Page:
Amwal Al Ghad English - 2014-06-15 06:51:31
An offensive by insurgents that threatens to dismember Iraq seemed to slow on Saturday after days of lightning advances as government forces regained some territory in counter-attacks, easing pressure on the Shi'ite-led government in Baghdad.
As Iraqi officials spoke of wresting back the initiative against Sunni militants, neighboring Shi'ite Iran held out the prospect of working with its longtime U.S. arch-enemy to help restore security in Iraq.
U.S. President Barack Obama said on Friday he was reviewing military options, short of sending troops, to combat the insurgency. The United States ordered an aircraft carrier moved into the Gulf on Saturday, readying it in case Washington decides to pursue a military option after insurgents overran areas in the north and advanced on Baghdad. (Full Story)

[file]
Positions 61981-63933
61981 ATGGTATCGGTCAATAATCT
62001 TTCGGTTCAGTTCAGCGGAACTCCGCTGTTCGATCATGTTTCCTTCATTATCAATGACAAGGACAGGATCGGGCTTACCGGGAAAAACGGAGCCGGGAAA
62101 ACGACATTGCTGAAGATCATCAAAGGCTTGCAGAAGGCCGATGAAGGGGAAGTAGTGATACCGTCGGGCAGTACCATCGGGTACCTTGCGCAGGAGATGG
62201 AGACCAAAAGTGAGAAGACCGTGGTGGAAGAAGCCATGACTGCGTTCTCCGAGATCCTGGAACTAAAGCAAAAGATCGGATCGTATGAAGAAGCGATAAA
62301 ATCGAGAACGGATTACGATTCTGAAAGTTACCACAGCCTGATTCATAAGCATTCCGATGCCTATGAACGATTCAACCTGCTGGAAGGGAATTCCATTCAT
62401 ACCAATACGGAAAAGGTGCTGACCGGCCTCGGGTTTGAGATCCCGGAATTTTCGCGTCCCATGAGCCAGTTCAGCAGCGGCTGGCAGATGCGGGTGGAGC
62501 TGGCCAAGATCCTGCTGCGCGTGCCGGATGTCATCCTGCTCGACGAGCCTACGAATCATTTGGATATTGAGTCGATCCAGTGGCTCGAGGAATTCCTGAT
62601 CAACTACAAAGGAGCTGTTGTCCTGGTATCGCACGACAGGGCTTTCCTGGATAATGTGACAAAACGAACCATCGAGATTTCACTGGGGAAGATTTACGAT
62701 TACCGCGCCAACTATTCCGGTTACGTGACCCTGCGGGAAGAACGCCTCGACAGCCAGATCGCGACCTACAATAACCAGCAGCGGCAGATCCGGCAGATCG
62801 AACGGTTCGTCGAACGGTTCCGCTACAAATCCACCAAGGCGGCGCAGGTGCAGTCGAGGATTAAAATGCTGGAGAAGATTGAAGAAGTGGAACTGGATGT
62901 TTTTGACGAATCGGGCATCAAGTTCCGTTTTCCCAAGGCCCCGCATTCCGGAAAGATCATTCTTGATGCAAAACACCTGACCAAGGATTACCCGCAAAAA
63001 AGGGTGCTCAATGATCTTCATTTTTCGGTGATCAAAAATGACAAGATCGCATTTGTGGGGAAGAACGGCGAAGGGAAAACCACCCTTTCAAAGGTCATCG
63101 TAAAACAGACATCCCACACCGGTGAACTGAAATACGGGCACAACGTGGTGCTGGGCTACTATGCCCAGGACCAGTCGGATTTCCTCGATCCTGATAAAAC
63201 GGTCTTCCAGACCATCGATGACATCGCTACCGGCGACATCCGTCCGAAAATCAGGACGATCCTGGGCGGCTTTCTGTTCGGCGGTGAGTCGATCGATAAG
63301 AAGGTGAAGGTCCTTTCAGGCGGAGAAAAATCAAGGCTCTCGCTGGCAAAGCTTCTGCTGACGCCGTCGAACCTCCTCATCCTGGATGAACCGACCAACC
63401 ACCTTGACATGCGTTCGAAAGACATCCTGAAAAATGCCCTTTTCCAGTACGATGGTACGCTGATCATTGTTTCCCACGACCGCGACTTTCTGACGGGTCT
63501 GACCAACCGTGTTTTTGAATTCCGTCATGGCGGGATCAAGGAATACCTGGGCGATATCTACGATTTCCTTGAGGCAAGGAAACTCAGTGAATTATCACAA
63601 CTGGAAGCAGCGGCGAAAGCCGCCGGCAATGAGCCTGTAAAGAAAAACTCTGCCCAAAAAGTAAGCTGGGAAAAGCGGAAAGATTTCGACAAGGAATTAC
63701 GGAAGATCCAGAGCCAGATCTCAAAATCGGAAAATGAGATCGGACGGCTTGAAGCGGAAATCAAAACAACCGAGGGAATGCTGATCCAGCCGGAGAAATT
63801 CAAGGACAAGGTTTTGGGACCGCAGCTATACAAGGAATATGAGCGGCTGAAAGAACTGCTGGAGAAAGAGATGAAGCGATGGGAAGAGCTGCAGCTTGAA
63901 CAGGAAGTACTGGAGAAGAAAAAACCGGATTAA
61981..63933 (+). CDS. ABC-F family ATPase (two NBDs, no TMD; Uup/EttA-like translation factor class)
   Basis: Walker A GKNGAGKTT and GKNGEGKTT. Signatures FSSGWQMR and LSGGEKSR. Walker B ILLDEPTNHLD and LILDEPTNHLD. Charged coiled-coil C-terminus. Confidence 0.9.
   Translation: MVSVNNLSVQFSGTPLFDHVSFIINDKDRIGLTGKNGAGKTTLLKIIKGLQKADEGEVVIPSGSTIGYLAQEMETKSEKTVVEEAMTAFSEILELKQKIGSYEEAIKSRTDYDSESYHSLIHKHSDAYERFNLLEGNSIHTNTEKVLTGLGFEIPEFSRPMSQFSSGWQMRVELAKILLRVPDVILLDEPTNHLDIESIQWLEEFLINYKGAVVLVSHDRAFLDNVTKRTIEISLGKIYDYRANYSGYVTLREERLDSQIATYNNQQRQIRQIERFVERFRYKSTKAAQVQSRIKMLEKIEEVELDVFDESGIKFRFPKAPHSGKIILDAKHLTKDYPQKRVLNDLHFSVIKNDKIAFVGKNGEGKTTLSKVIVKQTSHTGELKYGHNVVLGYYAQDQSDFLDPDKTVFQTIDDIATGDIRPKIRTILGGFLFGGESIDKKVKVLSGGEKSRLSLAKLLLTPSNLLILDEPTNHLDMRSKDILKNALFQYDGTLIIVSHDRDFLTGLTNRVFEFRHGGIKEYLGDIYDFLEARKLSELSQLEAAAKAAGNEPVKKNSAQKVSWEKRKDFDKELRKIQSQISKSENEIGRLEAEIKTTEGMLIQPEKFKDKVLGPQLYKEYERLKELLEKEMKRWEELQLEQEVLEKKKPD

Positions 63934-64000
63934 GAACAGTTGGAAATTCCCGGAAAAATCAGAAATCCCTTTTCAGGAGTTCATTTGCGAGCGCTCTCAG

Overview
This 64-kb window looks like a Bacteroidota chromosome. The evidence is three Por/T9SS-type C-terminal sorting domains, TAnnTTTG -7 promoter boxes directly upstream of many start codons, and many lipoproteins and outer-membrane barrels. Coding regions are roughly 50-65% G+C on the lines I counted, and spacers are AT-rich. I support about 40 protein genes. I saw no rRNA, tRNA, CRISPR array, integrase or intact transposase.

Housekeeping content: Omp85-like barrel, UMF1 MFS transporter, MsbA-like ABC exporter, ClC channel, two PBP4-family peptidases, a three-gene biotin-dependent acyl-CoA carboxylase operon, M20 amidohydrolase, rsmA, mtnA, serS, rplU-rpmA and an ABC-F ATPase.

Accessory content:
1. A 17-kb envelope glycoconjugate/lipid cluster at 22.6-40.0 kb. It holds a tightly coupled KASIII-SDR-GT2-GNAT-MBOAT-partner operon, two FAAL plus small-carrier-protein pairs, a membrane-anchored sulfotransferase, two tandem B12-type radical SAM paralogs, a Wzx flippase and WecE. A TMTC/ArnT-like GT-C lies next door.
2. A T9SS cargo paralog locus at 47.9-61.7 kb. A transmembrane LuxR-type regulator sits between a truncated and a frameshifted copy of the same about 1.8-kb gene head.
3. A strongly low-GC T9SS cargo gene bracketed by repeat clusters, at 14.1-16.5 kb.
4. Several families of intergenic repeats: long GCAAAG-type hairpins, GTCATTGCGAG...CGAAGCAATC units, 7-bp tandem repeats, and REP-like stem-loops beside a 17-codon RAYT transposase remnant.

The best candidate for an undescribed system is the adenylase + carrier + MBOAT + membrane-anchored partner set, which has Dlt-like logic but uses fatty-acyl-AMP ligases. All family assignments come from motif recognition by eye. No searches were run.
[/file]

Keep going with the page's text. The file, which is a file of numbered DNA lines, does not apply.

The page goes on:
Ships like the USS George H.W. Bush, which are equipped with sophisticated anti-ship and anti-aircraft missiles, are often used to launch airstrikes, conduct surveillance flights, do search, rescue, humanitarian and evacuation missions, and conduct seaborne security operations, a U.S. defense official said.
Thousands of Iraqis responded to a call by the country's most influential Shi'ite cleric to take up arms and defend the country against the insurgency, led by the Sunni militant Islamic State in Iraq and the Levant, or ISIL. More»